D’s Dilemma II
D began to tell me the story as he drove. His father gathered the whole family in the room and started to talk about D and his sister.
He said that he was really disappointed in both of them because it seemed that neither seemed to care for the rest of the family. D's sister was married after a nine-month campaign to convince her parents. She had met her husband in England were she worked and he had proposed to her over there. They were a little disgruntled about the matter, although eventually both parents admitted finally that the man she had chosen was a good person and made a good match.
D's father claimed that the way they had settled their lives over in England proved that neither of them cared much for the family anymore. 'First it was you,' he said to D's sister, 'now it's D.' He continued on his critical line of thought until he finally surmised that W didn't seem like a good person, that her parent's didn't seem like good people (they met at the wedding), and a whole bunch of other stuff. He was vehement about his rejection of W and berated D harshly at having taken this step. He said that D was way too young (25) to get married now and that he was surprised that D had turned out to be so thoughtless.
D heard all of this in stunned silence. He couldn't believe what he was hearing. What really hurt him were the descriptions of W's physical characteristics. "She's too dark. She's too ugly. She's too short, etc…etc…" He asked his parents how they could say something like that about another person's daughter when they themselves had three daughters. 'What if someone tomorrow rejects them because of their looks?' he told them.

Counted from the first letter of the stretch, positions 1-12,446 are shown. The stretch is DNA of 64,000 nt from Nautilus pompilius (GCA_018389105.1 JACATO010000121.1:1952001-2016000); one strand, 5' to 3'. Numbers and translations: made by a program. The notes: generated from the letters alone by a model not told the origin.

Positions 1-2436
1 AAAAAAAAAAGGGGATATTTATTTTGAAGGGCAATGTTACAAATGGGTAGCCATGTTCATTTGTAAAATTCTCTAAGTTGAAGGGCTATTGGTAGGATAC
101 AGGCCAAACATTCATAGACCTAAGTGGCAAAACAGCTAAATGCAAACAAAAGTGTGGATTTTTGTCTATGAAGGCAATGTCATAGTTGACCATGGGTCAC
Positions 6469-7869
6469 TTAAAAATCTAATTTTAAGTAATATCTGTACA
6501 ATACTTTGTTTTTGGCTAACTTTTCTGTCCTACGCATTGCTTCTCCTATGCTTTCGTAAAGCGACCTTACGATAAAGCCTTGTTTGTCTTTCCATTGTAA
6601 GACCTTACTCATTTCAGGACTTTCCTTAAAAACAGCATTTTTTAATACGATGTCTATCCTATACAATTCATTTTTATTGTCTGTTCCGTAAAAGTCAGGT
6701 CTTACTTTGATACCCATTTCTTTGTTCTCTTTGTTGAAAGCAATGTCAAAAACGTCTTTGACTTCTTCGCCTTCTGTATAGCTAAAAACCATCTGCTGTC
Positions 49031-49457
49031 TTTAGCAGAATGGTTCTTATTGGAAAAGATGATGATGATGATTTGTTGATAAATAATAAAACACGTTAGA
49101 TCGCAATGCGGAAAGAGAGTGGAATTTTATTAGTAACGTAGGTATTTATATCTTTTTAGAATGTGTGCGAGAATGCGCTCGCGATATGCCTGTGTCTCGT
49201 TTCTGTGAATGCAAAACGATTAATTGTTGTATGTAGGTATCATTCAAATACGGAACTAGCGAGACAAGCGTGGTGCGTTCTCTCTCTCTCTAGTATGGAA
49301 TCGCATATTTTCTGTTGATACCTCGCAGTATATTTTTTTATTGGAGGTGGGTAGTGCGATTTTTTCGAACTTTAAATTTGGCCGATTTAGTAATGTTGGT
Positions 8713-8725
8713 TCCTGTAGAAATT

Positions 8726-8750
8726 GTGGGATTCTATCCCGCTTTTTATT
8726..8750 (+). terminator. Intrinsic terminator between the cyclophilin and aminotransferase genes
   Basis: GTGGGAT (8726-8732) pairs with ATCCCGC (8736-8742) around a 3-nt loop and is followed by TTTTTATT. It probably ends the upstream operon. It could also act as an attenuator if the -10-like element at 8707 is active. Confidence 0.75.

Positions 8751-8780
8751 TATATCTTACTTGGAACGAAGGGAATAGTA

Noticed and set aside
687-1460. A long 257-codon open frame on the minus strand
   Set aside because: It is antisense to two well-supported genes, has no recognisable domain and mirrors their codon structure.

D tried to explain that he wasn't having some kind of an illict affair with W. They met in England, part of a big group of friends who were all from Islamabad. They got to know each other better in the group and they fell in love. Nothing salacious ever transpired.
D's father shouted at him to be quiet - that the conversation was over and that his answer was an unequivocal 'no!'
D’s listen to D recant the story in increasing disbelief at what I was hearing. I mean the kind of objections his parents were raising really were just callous. They didn’t make sense and seemed arbitrary. Having met D’s father many times and thinking he was a really cool guy, I couldn’t believe this might have been his response. Apparently D was just as surprised as I was. This was the last thing we were expecting.
This ‘meeting’ lasted for about half an hour over which many things were said, mostly by D’s parents. He tried to speak up and defend himself, and succeeded only in making noises that went unheard. His parents ignored or rejected all his arguments and just kept coming up with new things to shoot him down with.
When the meeting ended D was badly shaken. He expected this matter to be settled amicably. He thought that his father might insist that the marriage be post-poned until after he grew more stable financially, but that was something D was thinking himself. Never did he expect this unreasonable tirade of meaningless, irrational arguments. He never expected there to be shouting in front of his little sisters, who started crying as tempers flared and voices grew louder.